Honda Prelude returns to UK as hybrid sports coupe

Honda Prelude concept front three quarter
Honda Prelude concept front three quarter

The Civic-based two-door hybrid will be Honda’s sixth UK model line

Honda will bring its new Prelude sports coupé to the UK and target younger customers with its elegant, swooping looks, acute attention to dynamics and an interior that has been designed around the driver’s needs.

Set to be imported from the “mid-2020s”, the Civic-based two-door hybrid will be Honda’s sixth UK model line and the first Prelude sold here since the fifth-generation car was withdrawn from sale in 2001.

It will also be the only front-driven coupé on sale in the UK, after cars such as the Volkswagen Scirocco, Hyundai Veloster and Vauxhall Astra GTC were retired several years ago and the Audi TT is now out of production.


According to the firm’s CEO, Toshihiro Mibe, the new Prelude is intended to “embody Honda’s unalterable sports mindset” with a driver-focused chassis and engine set-up. The firm suggests it will serve as a halo product for its line-up of electrified models – currently mostly consisting of SUVs – and a showcase for its hybrid powertrain technology.

Tomoyuki Yamagami, project lead for the Prelude, told Autocar: “The trend in the movement of electric and hybrid vehicles is more in the direction of SUVs. We believe the practicality needs of the customer are important. However, we as Honda have always sought the joy of driving. And we believe personal mobility cannot be without the joy of operating, the joy of driving itself. That’s our core DNA.

“So particularly now that everybody is seeking efficient power units, it is time for Honda to show its ability to combine high efficiency with something that is fun to drive with dynamic cars – even though we are talking about low-carbon trends in the world.”

Honda has been tight-lipped about the Prelude’s precise mechanical make-up since revealing the concept last year, but it is understood to use a variation of the Civic’s e:HEV petrol-hybrid system, which combines a 2.0-litre petrol engine with a pair of electric motors. In the five-door car, it’s good for 181bhp and an official 56.5mpg.

It remains to be seen, though, if Honda will ramp up the output for the more overtly sporting Prelude. The new coupé is expected to use largely the same chassis as the Civic, with a lightweight aluminium subframe together with a wide rear track and double-wishbone front suspension.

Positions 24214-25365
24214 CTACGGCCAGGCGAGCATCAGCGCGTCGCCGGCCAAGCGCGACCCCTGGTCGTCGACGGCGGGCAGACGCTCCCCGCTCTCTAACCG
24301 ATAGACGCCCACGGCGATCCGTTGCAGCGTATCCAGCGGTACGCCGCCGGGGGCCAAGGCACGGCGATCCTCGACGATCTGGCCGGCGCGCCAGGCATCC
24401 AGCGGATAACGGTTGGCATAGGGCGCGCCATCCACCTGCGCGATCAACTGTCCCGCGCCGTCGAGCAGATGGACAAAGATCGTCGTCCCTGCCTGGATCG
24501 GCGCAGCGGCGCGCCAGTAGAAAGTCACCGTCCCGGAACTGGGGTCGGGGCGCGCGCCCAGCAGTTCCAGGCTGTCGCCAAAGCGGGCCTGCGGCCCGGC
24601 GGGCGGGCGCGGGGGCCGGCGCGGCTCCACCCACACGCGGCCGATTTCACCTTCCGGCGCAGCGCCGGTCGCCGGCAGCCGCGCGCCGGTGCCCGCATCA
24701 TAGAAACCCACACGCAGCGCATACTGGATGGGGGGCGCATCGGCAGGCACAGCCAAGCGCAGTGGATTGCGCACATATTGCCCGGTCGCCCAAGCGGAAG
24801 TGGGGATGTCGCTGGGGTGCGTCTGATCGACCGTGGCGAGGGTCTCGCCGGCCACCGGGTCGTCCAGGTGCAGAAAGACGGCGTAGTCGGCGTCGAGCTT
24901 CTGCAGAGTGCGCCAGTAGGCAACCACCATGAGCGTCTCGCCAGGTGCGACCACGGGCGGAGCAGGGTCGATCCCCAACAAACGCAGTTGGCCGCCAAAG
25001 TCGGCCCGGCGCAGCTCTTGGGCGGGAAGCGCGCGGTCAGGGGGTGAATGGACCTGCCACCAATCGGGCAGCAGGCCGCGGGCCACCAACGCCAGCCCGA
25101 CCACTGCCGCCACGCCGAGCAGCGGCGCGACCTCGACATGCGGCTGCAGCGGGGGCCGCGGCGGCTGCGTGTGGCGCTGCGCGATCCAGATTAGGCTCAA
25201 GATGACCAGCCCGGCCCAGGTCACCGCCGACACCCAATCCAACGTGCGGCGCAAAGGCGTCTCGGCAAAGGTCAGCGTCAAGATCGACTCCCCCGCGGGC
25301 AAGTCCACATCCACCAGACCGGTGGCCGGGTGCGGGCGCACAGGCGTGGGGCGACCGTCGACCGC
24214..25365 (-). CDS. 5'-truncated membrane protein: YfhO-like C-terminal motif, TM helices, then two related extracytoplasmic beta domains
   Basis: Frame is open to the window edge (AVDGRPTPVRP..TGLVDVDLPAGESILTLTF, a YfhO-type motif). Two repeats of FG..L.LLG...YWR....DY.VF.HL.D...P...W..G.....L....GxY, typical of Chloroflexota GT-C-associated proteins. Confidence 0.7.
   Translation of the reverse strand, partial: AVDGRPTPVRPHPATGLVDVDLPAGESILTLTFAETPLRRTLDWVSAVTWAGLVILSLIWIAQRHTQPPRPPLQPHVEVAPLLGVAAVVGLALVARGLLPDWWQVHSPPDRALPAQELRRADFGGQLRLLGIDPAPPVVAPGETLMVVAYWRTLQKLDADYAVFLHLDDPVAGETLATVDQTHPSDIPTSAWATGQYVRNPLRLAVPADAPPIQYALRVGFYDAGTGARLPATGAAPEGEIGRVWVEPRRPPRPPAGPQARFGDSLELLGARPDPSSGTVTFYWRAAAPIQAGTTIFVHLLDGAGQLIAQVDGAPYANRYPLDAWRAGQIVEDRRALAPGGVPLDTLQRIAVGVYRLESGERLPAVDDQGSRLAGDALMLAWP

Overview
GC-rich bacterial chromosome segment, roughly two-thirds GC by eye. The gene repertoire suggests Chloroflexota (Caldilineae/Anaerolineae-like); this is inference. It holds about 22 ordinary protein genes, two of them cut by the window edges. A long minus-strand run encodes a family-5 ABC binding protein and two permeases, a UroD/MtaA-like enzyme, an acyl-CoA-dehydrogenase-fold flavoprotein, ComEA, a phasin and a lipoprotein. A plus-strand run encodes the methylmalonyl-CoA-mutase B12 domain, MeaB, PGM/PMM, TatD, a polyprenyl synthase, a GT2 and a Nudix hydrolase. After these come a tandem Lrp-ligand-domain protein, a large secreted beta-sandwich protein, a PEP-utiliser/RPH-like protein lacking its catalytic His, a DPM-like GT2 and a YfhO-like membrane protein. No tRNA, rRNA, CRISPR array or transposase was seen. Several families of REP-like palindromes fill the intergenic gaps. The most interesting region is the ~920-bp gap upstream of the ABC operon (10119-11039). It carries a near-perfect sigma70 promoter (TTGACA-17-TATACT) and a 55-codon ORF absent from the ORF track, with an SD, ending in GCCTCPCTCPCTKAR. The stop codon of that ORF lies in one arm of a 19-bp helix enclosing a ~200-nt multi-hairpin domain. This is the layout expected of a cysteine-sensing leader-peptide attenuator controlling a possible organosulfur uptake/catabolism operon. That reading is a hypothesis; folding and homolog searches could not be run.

Yamagami said the development of the Prelude focused on it being “built around the driver” and particular attention was paid to not only its controllability and drivability but also the “emotional aspect of the engine”.

He highlighted the engine’s sound and vibration as examples of that. “It’s the linearity, the progressivity, all these kinds of aspects which have an impact on your sensation,” he said. “This is something that we wanted to really express within the application of the hardware, but also in the settings.” He also made it clear, though, that the Prelude is “not simply a car to be used on a circuit.”

Yamagami envisions the new coupé appealing particularly to drivers who are younger than Honda’s core demographic and the striking exterior design is said to be key to its appeal. Yamagami cited the clean, aero-honed surfaces of gliders as a main influence.

He said: “It’s a very mature design. There are not so many different lines and angles and surface textures, but it’s a very round and balanced exterior.”

The car has a long, low-slung bonnet, headlights that are integrated into the bonnet-width grille and pushed to the corners to emphasise width and a low belt line for better visibility. It sits on bespoke 20in alloys, and details like the small blue strip on the leading edge of the front bumper nod to its electrified powertrain.

The interior has not been revealed yet but it is said to mirror the minimalist exterior with an overall design that focuses on simplicity.

Yamagami said: “Try to imagine, if Honda makes a car which emphasises the joy of driving, what operational equipment is necessary? That’s what we’ve actually transferred into the interior design. It’s not just about the dynamics or the sense of unity with the car.”

Its design is expected to be heavily influenced by that of the Civic, which uses what Honda calls a “man-maximum/machine-minimum” approach, with physical knobs and buttons for the air-con and radio, metal honeycomb mesh in place of regular air-con vents, an infotainment touchscreen up to 9.0in in size and a 10in digital instrument cluster.

Q&A with Tomoyuki Yamagami, Prelude project lead, Honda

Does it make less sense to put an electric powertrain in a sports car?

“We believe [with] battery-electric vehicles, and particularly with battery technology, technological development is still ongoing on a daily basis. However, there were so many different requirements where we believed that the hybrid powertrain provided a better balance.”

What has your team learned from this car that you will put into future Honda models?

“We learned that the hybrid powertrain still has a lot of room for improvement, and that because we are now in the transition to full electrification, the hybrid powertrain still has a lot of potential to be utilised for different applications.”

What more can you reveal about its target market?

“In Japan, the Prelude was the most attractive car for taking a girl out on a date, but we believe a date doesn’t necessarily have to be with a [partner]: it can be with your children. It will be quite something if the Prelude becomes something like a common interest, where children and parents share a date together.”